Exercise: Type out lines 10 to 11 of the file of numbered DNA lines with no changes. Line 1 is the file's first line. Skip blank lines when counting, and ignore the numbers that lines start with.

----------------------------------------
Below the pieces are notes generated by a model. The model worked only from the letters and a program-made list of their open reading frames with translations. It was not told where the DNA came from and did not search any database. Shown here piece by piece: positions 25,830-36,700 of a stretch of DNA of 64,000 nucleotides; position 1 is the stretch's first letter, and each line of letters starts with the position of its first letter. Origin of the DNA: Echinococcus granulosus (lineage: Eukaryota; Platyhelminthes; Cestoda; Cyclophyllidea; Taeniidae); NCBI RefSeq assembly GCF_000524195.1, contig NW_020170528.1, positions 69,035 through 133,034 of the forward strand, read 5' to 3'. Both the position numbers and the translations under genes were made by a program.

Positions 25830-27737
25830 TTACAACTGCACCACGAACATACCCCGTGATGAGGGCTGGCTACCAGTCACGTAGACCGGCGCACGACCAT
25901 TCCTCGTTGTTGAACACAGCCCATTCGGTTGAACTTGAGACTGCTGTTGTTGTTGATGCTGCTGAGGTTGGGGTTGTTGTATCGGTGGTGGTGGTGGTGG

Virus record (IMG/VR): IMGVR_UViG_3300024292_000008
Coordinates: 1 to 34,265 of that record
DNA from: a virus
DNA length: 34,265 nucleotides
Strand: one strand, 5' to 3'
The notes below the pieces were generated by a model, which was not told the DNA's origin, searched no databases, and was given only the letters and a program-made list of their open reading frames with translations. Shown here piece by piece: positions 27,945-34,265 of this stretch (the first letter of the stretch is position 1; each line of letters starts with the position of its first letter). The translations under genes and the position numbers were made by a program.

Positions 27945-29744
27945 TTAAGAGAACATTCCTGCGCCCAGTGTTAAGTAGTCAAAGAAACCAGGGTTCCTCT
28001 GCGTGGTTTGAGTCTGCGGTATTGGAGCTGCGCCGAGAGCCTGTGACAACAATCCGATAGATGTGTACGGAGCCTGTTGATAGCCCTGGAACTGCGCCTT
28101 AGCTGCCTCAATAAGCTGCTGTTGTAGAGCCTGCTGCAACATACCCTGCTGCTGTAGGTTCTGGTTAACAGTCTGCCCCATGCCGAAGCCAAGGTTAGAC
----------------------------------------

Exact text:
The notes below the pieces were generated by a model, which was not told the DNA's origin, searched no databases, and was given only the letters and a program-made list of their open reading frames with translations. Shown here piece by piece: positions 27,945-34,265 of this stretch (the first letter of the stretch is position 1; each line of letters starts with the position of its first letter). The translations under genes and the position numbers were made by a program.

Positions 27945-29744